Approach to Therapy

I assist patients in identifying and removing blocks to self-insight and happy, healthy living. I guide patients in becoming consciously aware of limiting patterns and by promoting healthy, positive change. In this section, I detail how this is achieved and the methods I use in my work with patients.

I believe positive change is achieved by attaining insight into the origins of difficulties, by gaining self-awareness, and by learning healthy patterns of relating to oneself and others. My intention in my therapeutic work is to assist patients in highlighting and focusing on patterns of thought, feeling, and behavior that lead to difficulties in one’s life and relationships. With increased awareness of underlying motivations, patients will ideally be positioned to make growth-enhancing changes in thoughts and resulting emotions, behaviors, and relationships.

My approach to therapy is relational, holistic, and integrative. My work is primarily psychodynamic/psychoanalytic but I also borrow from cognitive-behavioral, humanistic, existential, transpersonal, and systems theories and techniques, as well as Eastern spiritual and mindfulness philosophies and techniques. I define these theories and techniques below. Your specific concerns and difficulties will always determine the direction our work together will take and which of these aspects will be tailored for an individual approach to your unique difficulties.

Relational

Meditation on rock at ocean at sunsetI view therapy as a collaborative endeavor and believe my role as therapist is to work closely with you to bring about life-enhancing insights and change. I make use of the therapy relationship itself to help understand your unique relationship patterns and to assist you in understanding and making changes to your interpersonal and communications style.

Holistic

I take into account all aspects of the individual including the physical, mental, emotional, behavioral, spiritual, and many other aspects that comprise all human beings as well as examine how each aspect influences all other aspects.

Integrative

While my clinical work is primarily informed by psychodynamic/psychoanalytic theory and technique, I believe that integrating various psychological theories and techniques works best in addressing the unique concerns and difficulties of each patient. Here are some of the psychological theories that inform my work with patients.

  • Psychodynamic/Psychoanalytic: experiences and relationships in one’s life, particularly early in life when we are most impressionable, cause us to develop psychological defenses to manage our life circumstances and to engage in repetitious patterns throughout our lives. These defenses and behaviors at some point served adaptive functions that need to be explored and understood, and if they no longer serve their original purpose, then changes can be explored. I assist patients in exploring the psychological defenses and recurring patterns and themes in their lives and relationships and the associated psychological dynamics that affect one’s sense of self and daily functioning, interpersonal relationships, and overall life satisfaction. The primary goal is insight into unique patterns of thoughts, feelings, behaviors, and interpersonal styles that drive how you perceive yourself and others and how you interact with the world around you. These insights will ideally allow you to make healthy, growth-enhancing changes.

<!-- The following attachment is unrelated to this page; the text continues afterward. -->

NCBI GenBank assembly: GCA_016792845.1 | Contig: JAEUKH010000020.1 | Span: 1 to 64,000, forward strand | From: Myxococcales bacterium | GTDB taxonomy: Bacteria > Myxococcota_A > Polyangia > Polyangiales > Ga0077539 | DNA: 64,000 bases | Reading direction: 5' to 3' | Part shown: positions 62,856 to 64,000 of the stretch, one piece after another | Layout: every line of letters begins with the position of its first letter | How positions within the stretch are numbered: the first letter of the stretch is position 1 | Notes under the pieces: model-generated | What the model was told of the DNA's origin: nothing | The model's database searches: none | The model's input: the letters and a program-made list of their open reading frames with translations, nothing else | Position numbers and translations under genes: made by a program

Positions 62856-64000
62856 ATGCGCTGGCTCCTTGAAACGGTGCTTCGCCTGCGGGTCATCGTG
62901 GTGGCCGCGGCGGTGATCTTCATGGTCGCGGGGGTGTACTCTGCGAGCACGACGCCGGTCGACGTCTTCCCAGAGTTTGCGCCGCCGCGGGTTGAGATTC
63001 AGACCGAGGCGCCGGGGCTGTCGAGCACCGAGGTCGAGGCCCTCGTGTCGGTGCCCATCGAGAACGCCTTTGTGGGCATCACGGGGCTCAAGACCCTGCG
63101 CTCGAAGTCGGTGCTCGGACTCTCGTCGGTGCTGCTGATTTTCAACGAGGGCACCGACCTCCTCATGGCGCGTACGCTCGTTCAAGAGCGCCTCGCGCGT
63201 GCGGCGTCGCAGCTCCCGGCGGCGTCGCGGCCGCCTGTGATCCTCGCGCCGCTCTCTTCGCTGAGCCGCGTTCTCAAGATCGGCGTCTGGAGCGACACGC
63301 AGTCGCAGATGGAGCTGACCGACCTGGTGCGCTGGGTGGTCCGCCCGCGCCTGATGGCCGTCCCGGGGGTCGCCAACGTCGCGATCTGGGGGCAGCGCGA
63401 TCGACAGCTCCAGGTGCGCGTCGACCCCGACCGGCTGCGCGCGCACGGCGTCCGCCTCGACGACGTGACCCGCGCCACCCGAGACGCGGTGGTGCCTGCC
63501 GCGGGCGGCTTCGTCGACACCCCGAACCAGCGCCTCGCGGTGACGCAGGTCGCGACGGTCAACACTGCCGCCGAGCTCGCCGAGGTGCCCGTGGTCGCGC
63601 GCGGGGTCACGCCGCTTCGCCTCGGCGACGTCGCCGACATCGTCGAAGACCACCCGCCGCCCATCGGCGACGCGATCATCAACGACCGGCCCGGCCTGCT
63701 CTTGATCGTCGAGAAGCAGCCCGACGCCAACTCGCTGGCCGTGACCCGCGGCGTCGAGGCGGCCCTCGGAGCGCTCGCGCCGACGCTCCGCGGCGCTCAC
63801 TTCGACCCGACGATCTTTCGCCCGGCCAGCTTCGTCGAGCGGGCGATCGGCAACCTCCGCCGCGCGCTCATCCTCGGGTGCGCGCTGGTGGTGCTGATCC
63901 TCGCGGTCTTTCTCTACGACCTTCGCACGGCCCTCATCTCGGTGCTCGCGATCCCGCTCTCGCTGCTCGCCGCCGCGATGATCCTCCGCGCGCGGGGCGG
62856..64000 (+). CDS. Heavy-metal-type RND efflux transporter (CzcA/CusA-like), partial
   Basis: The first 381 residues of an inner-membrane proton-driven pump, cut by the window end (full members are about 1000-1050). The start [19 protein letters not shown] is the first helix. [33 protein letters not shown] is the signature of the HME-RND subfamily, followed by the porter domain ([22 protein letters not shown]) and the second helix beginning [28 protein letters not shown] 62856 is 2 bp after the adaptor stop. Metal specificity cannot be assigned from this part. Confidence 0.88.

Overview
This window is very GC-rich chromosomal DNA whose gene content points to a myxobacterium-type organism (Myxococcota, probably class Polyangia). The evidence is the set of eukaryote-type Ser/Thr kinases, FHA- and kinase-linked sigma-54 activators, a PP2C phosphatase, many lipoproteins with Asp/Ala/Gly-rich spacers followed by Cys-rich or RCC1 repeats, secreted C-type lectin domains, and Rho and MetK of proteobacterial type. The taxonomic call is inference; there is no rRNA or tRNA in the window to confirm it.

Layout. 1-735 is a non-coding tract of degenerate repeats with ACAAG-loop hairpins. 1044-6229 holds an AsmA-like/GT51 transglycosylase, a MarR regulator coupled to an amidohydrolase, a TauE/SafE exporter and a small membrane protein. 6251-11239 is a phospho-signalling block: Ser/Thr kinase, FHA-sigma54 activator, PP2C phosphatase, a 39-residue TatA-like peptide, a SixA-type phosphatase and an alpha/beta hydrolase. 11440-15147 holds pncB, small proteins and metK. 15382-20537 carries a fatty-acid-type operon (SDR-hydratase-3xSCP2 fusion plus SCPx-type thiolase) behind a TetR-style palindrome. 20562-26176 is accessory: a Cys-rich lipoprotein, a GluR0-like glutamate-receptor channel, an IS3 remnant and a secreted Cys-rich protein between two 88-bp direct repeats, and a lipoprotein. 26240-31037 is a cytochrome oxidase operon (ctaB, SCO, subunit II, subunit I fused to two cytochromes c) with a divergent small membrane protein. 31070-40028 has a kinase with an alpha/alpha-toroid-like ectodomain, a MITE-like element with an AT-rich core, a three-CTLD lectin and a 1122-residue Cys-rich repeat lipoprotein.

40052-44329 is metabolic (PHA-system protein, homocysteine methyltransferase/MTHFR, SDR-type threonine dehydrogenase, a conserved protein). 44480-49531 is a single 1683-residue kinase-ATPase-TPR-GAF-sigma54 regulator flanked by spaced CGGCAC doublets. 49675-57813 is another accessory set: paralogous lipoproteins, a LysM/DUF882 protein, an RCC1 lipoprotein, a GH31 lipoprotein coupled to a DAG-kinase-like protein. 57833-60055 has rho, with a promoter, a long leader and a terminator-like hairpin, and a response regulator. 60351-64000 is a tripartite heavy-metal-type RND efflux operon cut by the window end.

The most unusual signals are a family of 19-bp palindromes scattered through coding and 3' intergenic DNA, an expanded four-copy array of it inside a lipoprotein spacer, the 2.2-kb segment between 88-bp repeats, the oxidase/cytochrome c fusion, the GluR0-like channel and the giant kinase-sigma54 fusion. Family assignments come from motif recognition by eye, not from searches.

• Cognitive-Behavioral: can be thought of as “cause and effect” in human thoughts, feelings, and behaviors. It tells us that maladaptive emotions and behaviors result from faulty thinking and that by making changes in our thoughts, we can bring about positive changes in our emotions and behaviors.
  • Humanistic: tells us that empathy and authenticity are healing factors. It holds that all people are inherently good and emphasizes self-actualization (i.e., being all that one can be). It also adopts a holistic perspective to the human experience, which is comprised of creativity, free will, and full human potential.
  • Systems Theory: based on the idea that the groups we belong to, past and present, and the roles that we have played in these groups, shape our image of ourselves and others, and influence how we interact with other individuals and groups.
  • Existentialism: exploration and insight into areas concerning some of life’s “ultimate” questions and concerns such as death, connection to others, and life meaning and purpose, allow us to live life more fully and purposefully.
  • Transpersonal Psychology: examines the self-transcendent, spiritual aspects of the human experience. It explores humanity’s highest potential and focuses on intuitive, spiritual, and transcendent states of consciousness, spiritual development, peak experiences, and expanded ways of living.
  • Eastern philosophies: while not exactly psychological theories, Eastern philosophies (such as Zen Buddhism), offer many important insights and practical tools for living. Among the most practical is mindfulness, sometimes called “paying attention on purpose.” Mindfulness helps us to slow down and objectively observe what is occurring within and around us, and assists in self-insight, reducing anxiety, and lifting mood.